Fantino still shoots from the lip
by Jim Rankin and John Duncanson
Toronto Star Staff Reporters
JULIAN FANTINO becomes Toronto's eighth police chief today. Some would say he has chosen the worst possible way to begin his tenure as top cop in a diverse, modern and sophisticated Toronto. They would be right.
For the man who always seems clothed in controversy has chosen to ride into town like the meanest son-of-a-gunslinger, packing heat and the reputation of being the fastest draw in town.
We are not talking literal shootouts, here. Already, since being named the force's eighth chief since Metro Toronto was formed, Fantino has engaged in several verbal gunfights that remind everyone he is a caustic, take-no-prisoners type of guy who isn't afraid to sacrifice a sacred cow or two.
Ignore the statistics that show crime is on the decrease, he tells Toronto. Remember, violent crime among youth is up. That means the police need more money from city hall. Lock your doors because carjackings and home invasions are the wave of the future, he said two weeks ago. Canada is so soft on crime, it is the laughingstock of the world.
This is a warmonger extraordinaire, waging the war on crime, of course. Obviously, not much has changed from the early days when Fantino burst into the media spotlight with awkward attempts at mixing police work with pop psychology and pseudo-social work.
Think back to February, 1989. Relations between the Toronto police and visible minorities, particularly blacks, were at rock bottom. The previous summer, Toronto police shot and killed black citizen Lester Donaldson. In December, 1988, Peel police had shot and killed Wade Lawson as he drove a stolen vehicle.
With charges of racism flying, the province set up a task force headed by Clare Lewis to look at the matter.
Into that charged atmosphere, a staff inspector named Julian Fantino tossed another grenade - statistics he said he compiled that showed blacks in the Jane-Finch area committed more than their share of crime, and it was this criminal element that was responsible for the bad blood between police and blacks.
To shield himself from the controversy that predictably and justifiably erupted, Fantino offered several defences. He claimed the then-North York race relations committee asked him to provide the statistics, he didn't know a reporter was in the room, and the statistics were needed to help cure a serious problem.
The facts paint a different picture. Fantino had been transferred to 31 Division with a mandate to clean up the Jane-Finch area. Members of the race relations committee, the first in Canada and one of the most respected, having received complaints from community leaders about aggressive policing, asked him for an overview of the problems.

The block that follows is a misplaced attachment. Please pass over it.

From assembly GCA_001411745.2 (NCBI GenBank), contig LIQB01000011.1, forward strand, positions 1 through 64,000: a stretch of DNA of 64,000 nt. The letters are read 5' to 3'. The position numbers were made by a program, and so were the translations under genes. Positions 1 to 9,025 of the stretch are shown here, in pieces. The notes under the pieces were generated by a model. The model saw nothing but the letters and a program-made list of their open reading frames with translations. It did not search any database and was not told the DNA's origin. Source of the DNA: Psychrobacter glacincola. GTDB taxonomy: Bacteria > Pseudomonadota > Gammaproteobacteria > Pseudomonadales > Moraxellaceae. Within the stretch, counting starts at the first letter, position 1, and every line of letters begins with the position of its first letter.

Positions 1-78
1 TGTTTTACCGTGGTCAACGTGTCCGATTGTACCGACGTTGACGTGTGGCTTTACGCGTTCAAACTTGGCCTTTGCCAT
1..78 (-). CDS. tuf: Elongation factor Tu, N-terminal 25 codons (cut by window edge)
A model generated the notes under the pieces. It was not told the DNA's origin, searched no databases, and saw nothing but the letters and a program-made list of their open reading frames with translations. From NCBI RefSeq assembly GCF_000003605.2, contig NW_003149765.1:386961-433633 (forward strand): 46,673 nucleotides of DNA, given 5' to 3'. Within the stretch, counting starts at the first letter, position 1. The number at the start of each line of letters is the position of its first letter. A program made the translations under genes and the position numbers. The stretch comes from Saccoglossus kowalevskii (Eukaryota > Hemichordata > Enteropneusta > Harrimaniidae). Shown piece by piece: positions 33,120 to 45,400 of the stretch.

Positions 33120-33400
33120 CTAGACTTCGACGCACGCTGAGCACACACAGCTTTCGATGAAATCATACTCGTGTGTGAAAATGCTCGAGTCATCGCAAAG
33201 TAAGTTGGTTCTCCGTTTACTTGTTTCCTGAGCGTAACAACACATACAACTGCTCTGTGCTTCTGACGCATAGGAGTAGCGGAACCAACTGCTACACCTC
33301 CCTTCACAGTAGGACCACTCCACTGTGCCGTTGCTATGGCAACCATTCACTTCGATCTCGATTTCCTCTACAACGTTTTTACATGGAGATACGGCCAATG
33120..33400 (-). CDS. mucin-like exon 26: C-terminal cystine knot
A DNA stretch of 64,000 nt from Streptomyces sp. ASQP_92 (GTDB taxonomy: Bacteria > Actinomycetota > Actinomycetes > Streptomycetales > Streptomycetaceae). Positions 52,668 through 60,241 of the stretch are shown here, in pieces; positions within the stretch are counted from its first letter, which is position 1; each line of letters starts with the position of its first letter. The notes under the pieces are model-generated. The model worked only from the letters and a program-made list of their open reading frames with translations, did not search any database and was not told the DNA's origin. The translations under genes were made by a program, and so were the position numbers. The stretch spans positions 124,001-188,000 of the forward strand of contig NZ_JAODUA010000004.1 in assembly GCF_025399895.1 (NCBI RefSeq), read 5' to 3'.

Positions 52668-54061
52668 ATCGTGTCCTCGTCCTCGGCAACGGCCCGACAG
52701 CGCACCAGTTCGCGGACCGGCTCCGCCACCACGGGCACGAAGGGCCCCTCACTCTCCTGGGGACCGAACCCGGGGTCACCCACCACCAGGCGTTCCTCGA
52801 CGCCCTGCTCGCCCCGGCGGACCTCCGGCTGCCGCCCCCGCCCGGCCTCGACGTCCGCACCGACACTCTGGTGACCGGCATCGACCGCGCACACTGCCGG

They did not ask for race-based crime statistics. That would have been at odds with this progressive, liberal-minded committee that normally bristles at even the mention of such an idea.
As Fantino got up to speak that Feb. 16, I was seated at my regular seat at the press table in the North York city hall, to the left of the committee chair. I duly recorded Fantino's claims that blacks in the Jane-Finch area committed 82 per cent of the crime and made up only 6 per cent of the population.
As he spoke, faces of committee members grew angrier and more troubled.
Fantino was not shy about the statistics. He said blacks accounted for 82 per cent of robberies and muggings, 55 per cent of purse snatchings and 51 per cent of drug offences in 1988. He even answered my questions following the meeting. This was information he wanted publicized.
When asked how the statistics came into his possession when chief Jack Marks had told the police commission that no such statistics were being compiled, Fantino said he did it just for the meeting.
One committee member, York University provost Thomas Mininger, objected to the collection of the data and challenged Fantino's presentation of them.
Fantino said he tabulated the figures ``in light of the criticisms that we pick on black youths.'' He told the committee police have an ``inordinate number of negative contacts with black youths,'' whose involvement in crime was ``a significant reason for the tensions'' between the black community and the police.
The implications of his presentation were clear to the committee, which had often called for more sensitive policing, the hiring of more non-white police officers, and race-sensitivity training of police. Mininger asked Fantino about the ethnic composition of officers in 31 Division. Fantino said he had no figures on that.
``They should be on the tip of your lips,'' much the way statistics on black crime were, Mininger said. ``You can't have it both ways.''
In a story in yesterday's Star, Fantino calls the crime stats release the ``biggest mistake of my life,'' while clinging to the claim he was told to release the figures. One learns from one's mistakes. Fantino? He's still trying to have it both ways.
Courtesy of the Toronto Star
March 6, 2000
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